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Norwegian designer Peter Dundas spearheaded a youthful revolution in Milan on Saturday, laying out his new vision for Roberto Cavalli as other top brands also embraced rejuvenation.

The Cavalli collection was one of the most eagerly awaited of the week, being the first to take place without the company's eponymous founder who has ceded control to a private equity group.

They brought Dundas in from Emilio Pucci and the Norwegian did not waste any time in signalling a dramatic break with the past.



The rock and roll edge to the brand and its sensual, sexy core remained intact but there was some carping in the Italian media that something of its essence had disappeared.

"The new start signals the end of glamour," reported La Repubblica, although its review was broadly favourable and noted that it was too early to say if Dundas was going to give Cavalli the kind of fillip enjoyed by Gucci since Alessandro Michele took the reins there at the start of the year.

The biggest change came with the virtual axing of red carpet-style night gowns from the collection in favour of lighter and more easy-to-wear nightwear such as one ultra-short dress featuring a long train.

Alongside that there was a range of accessible denim items featuring frills, tie dye and chain fringes.


- Maintaining Cavalli's soul -



"My first task since arriving here has been to think of something different that still maintains the soul of Roberto Cavalli," Dundas said.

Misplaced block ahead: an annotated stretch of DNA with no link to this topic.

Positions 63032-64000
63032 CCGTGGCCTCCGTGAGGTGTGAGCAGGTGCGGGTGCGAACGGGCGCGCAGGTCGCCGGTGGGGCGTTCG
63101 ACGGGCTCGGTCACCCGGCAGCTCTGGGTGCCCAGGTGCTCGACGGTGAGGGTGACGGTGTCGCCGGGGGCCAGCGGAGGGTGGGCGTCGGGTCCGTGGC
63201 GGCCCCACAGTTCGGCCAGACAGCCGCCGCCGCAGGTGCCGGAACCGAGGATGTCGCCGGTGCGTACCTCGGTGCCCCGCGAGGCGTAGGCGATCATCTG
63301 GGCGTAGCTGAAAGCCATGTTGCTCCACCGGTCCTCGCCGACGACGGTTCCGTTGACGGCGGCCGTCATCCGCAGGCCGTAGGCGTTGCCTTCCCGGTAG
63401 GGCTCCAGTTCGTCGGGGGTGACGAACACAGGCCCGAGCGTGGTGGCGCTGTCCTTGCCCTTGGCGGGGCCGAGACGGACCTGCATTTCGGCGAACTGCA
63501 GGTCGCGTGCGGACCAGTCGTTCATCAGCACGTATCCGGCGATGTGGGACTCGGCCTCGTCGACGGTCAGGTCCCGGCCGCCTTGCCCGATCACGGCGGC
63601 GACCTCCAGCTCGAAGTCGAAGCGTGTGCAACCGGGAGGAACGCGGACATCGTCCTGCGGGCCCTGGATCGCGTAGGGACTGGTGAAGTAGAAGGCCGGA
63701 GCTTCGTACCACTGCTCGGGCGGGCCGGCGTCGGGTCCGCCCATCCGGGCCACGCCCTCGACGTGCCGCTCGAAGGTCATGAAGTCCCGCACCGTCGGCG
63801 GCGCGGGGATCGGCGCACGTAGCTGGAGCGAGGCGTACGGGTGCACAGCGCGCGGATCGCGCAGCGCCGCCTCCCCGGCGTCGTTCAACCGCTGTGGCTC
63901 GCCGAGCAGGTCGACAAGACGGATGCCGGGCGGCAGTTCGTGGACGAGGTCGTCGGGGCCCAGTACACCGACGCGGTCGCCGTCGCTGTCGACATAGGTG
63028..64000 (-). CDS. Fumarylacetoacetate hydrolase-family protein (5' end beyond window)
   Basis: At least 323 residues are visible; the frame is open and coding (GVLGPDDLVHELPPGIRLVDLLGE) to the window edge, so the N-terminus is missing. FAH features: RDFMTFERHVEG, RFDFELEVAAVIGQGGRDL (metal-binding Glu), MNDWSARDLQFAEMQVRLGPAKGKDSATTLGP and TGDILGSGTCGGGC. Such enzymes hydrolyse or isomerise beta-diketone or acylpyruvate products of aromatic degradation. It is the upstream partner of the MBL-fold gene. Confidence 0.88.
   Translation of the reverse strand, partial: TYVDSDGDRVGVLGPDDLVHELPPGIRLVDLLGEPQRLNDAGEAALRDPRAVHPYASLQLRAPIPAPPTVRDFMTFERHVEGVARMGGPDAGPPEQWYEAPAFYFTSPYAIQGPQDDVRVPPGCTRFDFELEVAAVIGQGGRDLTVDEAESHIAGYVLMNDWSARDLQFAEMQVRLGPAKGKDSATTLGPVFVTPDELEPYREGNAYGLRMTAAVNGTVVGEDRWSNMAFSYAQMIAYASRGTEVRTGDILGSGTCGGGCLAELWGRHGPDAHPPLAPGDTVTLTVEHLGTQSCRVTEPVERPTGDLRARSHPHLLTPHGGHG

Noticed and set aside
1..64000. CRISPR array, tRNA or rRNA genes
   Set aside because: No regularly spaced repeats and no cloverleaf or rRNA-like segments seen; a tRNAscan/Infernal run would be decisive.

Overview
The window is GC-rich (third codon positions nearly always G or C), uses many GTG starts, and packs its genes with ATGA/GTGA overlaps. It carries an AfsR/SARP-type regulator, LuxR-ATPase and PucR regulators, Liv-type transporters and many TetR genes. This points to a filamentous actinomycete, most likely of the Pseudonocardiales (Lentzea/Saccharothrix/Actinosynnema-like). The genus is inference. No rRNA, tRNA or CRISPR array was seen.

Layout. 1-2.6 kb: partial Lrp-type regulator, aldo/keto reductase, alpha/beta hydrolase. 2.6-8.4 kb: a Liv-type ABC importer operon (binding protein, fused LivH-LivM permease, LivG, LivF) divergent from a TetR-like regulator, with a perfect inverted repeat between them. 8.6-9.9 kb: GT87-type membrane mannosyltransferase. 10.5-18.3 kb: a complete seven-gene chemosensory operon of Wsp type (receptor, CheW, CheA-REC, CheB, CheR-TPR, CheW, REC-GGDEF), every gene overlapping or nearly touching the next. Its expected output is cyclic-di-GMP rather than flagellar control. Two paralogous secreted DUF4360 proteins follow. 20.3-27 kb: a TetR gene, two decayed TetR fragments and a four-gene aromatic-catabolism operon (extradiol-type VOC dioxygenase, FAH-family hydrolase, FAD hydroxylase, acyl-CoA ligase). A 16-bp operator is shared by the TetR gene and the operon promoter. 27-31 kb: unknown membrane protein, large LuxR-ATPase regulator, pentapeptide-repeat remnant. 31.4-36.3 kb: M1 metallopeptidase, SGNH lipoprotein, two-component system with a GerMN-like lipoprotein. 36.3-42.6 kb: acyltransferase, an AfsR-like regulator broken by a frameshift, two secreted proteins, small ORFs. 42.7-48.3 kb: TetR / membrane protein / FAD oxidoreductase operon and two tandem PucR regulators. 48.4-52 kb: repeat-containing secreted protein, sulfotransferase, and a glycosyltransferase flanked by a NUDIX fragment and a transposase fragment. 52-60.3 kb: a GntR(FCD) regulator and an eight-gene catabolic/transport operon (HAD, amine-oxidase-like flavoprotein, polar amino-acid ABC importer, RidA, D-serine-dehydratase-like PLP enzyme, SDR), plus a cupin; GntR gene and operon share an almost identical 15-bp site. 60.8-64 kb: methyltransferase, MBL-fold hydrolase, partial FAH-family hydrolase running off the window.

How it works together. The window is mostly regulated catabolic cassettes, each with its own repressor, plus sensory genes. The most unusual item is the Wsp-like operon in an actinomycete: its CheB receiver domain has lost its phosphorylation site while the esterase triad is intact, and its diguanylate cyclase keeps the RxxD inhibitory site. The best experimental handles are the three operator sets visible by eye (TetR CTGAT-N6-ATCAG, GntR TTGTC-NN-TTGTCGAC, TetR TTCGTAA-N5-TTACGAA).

"Today's women are freer and looking for easier, perhaps more sporty clothes."

Relaxed, comfortable clothes were also in vogue at Bottega Veneta, which put together a very sporty collection featuring high-tech jogging pants, hooded sweatshirts and fitted gilets.

Creative director Tomas Maier took inspiration from sailing for evening dresses made from a single piece of fabric modelled on a length of sail and held together by what looked like nautical rope.




Standing apart from the crowd was up-and-coming Israeli designer Daizy Shely, who says she makes clothes for women like her who believe that fashion should make you dream.

On the basis of her eye-catching debut Milan catwalk show , Shely wants her customers to be dreaming of California -- or a late 1980s nightclub thumping to the beat of S'Express.

The acid house pioneers' DJ leader Mark Moore may have been the last person to be seen sporting something akin to the oversized puffy marabou feather jacket that Shely made the centrepiece of her show at the Teatro Armani.

Orange bandanas and matching hotpants or bellbottom flares either side of halterneck bra-tops continued the rave theme in a collection where the brightness knob had been turned up to 11.

The winner of last year's Vogue Italia's "Who's on Next" prize, Shely was parading her wears at Giorgio Armani's state-of-the-art Milan headquarters after being chosen as the latest beneficiary of the veteran designer's scheme to help young talent get exposed to the international spotlight.




Previous recipients of the award, now in its 10th season, include Haitian-Italian designer Stella Jean, Au Jour le Jour's Diego Marquez and Mirko Fontana, and Angelos Bratis -- all of whom have considerably grown their business and their profiles in the aftermath of their Armani patronage.

Shely said the challenge of following in the wake of such creative talents had been daunting.

"First of all it was a big responsibility for me," she told AFP backstage after the show. "Because first of all, to get that chance to show your collection in Teatro Armani, the home of such a legend designer... I felt so stressed.

"I really felt like 'I must do something special to show I deserved it'.

"It was a big surprise and I had a very short time to organise myself. But already I had created my collection as I had dreamed it would be on the catwalk, so it was not so difficult. I didn't need to change anything." afp